The 2022 Tour de France starts on July 1 in Copenhagen, Denmark and ends in Paris on Sunday July 24 after 3328km of racing. The 21 days include every aspect of bike racing, which you can dissect in more detail in our Tour de France preview.
For the first time since 2017, the Tour begins with a city-centre time trial, the Copenhagen test followed up by two flat stages across the country from Roskilde to Nyborg and then south from Vejle to Sønderborg. The riders will fly to France on Sunday evening after stage 3 and enjoy an extra rest day before starting the real lap of France.
Copenhagen is arguably the best bike city in the world, where 1.4 million people a day travel by bike – more than in the whole of the USA. The Danish capital will celebrate cycling during the Grand Départ, with a party atmosphere expected for the opening time trial.
The 13.2km city-centre course includes 18 corners and visits the Little Mermaid and other landmarks but Filippo Ganna (Ineos Grenadiers) will have little time to enjoy the views as he dives through the corners at close to 54kph.
The world time trial champion is the favourite to win and so pull on the first yellow jersey but should be challenged by Stefan Küng (Groupama-FDJ), Wout van Aert (Jumbo-Visma) and other time triallists willing to take risks in the corners.
The overall contenders will also be fighting for every second, with Primož Roglič hoping to gain a psychological advantage on Tadej Pogačar, while everyone else tries to limit their losses on the two Slovenians.
Following the rest day and the transfer to France, racing returns on Tuesday July 5 with stage 4 near the northern French coast via an inland loop between Dunkirk and Calais. The 171km stage includes several hills and the Cap Blanc Nez climb on the white cliffs just 10km from the finish.
Things get far more serious for the overall contenders on stage 5, which includes 11 sectors and a total 19.4km of Paris-Roubaix cobbles. They come in the second half of the 153.7km stage and could, like in previous years, cause crashes, significant time gaps, heartbreak and glory for the winner.
Things gets serious in the Alps
After tackling the cobbles a 220km hilly stage in Lorraine lies in wait before the first summit finish of the race – the stage 7 test up to Super Planche des Belles Filles.
La Planche des Belles Filles was first climbed in the 2012 Tour de France when Chris Froome won the stage and Bradley Wiggins took the yellow jersey, and last in 2020 when Pogačar broke Roglič's heart. This year is again a ‘super’ Planche des Belles Filles finish, with the line atop the very peak of the mountain after an additional gravel track.
Two hilly transfer stages during the weekend take the Tour to Lausanne and Aigle in Switzerland before the second Monday rest day and a climb into the high Alps. Stage 10 is short at 148.1km but ends with a 19.2km climb to the summit finish on the Megève runway, where Sepp Kuss (Jumbo-Visma) won a stage at the 2020 Critérium du Dauphiné.
Stage 11 is much tougher and includes the spectacular Lacets de Montvernier before the mighty Col du Télégraphe and Col du Galibier. The stage ends for just the second time in Tour history with a mountain finish on the Col du Granon. It is a breathtaking 2413m high and saw the battle royal between Greg Lemond and Bernard Hinault in 1986.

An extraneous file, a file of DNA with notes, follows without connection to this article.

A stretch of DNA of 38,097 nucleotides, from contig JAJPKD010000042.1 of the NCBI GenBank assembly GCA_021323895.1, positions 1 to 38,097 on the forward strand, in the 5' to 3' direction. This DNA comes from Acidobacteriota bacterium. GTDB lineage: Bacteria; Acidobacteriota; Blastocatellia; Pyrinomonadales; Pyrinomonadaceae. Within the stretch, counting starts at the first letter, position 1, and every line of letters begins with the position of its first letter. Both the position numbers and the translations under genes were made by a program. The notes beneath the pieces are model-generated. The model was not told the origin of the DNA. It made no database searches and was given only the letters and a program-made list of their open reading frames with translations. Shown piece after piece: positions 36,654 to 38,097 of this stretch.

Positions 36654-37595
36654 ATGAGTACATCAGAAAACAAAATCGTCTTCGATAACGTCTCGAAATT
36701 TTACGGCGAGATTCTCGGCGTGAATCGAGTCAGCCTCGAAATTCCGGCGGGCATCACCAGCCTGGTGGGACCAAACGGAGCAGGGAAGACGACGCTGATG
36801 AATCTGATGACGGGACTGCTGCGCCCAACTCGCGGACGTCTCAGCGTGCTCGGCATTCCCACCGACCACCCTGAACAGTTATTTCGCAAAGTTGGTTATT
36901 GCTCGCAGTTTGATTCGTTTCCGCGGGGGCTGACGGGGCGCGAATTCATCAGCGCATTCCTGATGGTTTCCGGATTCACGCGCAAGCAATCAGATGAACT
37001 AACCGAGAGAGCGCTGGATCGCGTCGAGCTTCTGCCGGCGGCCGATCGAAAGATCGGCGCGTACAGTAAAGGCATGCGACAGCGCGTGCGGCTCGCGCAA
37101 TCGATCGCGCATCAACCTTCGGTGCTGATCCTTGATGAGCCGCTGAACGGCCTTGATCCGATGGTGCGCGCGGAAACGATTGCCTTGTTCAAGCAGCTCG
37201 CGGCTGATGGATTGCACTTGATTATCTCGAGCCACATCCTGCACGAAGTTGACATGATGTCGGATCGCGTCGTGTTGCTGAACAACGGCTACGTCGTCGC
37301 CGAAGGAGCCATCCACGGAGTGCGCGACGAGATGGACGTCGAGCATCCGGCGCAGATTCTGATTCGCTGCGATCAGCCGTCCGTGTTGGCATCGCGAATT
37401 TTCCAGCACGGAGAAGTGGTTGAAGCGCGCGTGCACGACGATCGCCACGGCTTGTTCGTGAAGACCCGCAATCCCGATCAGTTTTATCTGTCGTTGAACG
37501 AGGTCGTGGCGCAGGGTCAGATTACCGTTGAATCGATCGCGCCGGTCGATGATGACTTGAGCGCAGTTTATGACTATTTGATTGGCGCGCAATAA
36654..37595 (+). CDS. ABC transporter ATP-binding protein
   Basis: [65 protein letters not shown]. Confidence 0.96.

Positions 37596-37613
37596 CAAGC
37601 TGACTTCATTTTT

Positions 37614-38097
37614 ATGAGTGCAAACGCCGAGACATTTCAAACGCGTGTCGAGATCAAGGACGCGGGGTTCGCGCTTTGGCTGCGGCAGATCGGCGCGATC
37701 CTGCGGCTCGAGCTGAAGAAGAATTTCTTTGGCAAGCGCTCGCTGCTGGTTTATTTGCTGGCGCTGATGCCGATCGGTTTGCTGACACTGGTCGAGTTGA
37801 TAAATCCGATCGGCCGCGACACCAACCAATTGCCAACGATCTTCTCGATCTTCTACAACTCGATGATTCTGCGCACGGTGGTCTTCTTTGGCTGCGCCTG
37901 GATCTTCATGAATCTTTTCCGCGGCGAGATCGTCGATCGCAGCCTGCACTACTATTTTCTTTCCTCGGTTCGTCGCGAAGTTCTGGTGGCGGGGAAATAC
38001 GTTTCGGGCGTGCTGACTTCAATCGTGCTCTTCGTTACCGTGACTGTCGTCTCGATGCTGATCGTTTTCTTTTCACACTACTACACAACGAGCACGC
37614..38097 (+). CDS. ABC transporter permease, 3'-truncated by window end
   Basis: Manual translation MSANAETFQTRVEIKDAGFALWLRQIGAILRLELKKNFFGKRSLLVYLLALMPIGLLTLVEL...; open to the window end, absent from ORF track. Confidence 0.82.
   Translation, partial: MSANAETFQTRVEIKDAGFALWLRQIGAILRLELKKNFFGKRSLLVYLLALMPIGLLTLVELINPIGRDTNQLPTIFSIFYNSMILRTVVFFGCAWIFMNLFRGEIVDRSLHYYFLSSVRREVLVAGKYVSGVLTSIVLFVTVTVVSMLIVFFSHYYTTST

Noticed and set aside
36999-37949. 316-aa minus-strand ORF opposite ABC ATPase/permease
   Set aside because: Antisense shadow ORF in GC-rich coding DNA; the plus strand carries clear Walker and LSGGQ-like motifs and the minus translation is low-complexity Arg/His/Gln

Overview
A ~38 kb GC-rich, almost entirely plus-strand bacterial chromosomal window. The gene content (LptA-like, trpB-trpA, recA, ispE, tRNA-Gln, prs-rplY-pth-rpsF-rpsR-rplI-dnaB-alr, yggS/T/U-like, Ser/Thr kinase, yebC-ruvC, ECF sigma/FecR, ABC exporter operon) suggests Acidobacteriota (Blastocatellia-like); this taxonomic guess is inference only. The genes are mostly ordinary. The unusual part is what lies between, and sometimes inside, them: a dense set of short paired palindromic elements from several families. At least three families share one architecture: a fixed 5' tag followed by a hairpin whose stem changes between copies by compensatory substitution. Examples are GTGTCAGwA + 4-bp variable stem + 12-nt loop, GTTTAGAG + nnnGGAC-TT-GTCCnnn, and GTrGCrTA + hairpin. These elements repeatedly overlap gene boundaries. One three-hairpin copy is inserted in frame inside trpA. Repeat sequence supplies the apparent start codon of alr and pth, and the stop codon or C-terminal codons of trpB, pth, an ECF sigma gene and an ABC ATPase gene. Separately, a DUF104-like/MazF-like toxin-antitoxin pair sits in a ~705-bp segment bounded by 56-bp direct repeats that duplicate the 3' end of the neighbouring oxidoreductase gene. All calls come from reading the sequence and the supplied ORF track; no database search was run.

Stage 12 is held on Bastille Day and will be a celebration of France as well as Grand Tour racing. The 165km stage returns to the Col du Galibier via the easier side and then climbs the Croix de Fer before celebrating the 70th anniversary of a finish on L’Alpe d’Huez and Fausto Coppi’s victory in 1952.
The legendary hairpins will surely be packed again with fans from around the world as the likes of Thibaut Pinot (Groupama-FDJ) and Romain Bardet (Team DSM) fight for a French stage win.
Heading to the Pyrenees and a closing time trial
The Tour route heads out of the Alps via Saint-Etienne and a finish on the Mende Plateau, where Steve Cummings famously won on Mandela Day for MTN-Qhubeka in 2015. Another long, hot transfer stage takes the peloton onto Carcassonne for the third rest day, with the Pyrenees in view as the riders try to rest up.
Stage 16 to Foix in the foothills seems perfect for a breakaway before the back-to-back mountain-top finishes in Peyragudes and then Hautacam. Four passes are packed into the second half of the 129.7km stage 17, which finishes like in 2017 on the spectacular mountain runway finish at Peyragudes that featured in the James Bond movie Tomorrow Never Dies.
The final mountain stage of this year’s Tour comes on stage 18, and includes two Hors-Catégorie climbs – the Col d’Aubisque and the finish up to Hautacam - plus the mid-stage Col de Spandelles (10.3km at 8.3%). The 13.6km final climb up to Hautacam will be the last chance for the pure climbers to gain time before Saturday’s 40.7km time trial across the Lot department in Southwestern France.
Who knows who will have survived to this point and who remains in contention for overall victory and podium places. The time trial will decide the final placings, with the 1.5km climb up to the line on time trial bikes the final moment of drama in this year’s race.
As per tradition, the final stage around Paris on Sunday evening is a celebration of cycling, with only the sprinters and their lead-outs focused on the final sprint up the Champs Elysées.
This year’s final stage 115km stage is preceded by the first stage of the Tour de France Femmes, marking a symbolic but historic handover as the women’s cycling makes a huge step forward.
For a breakdown of the individual stages of this year's Tour, visit our stages guide
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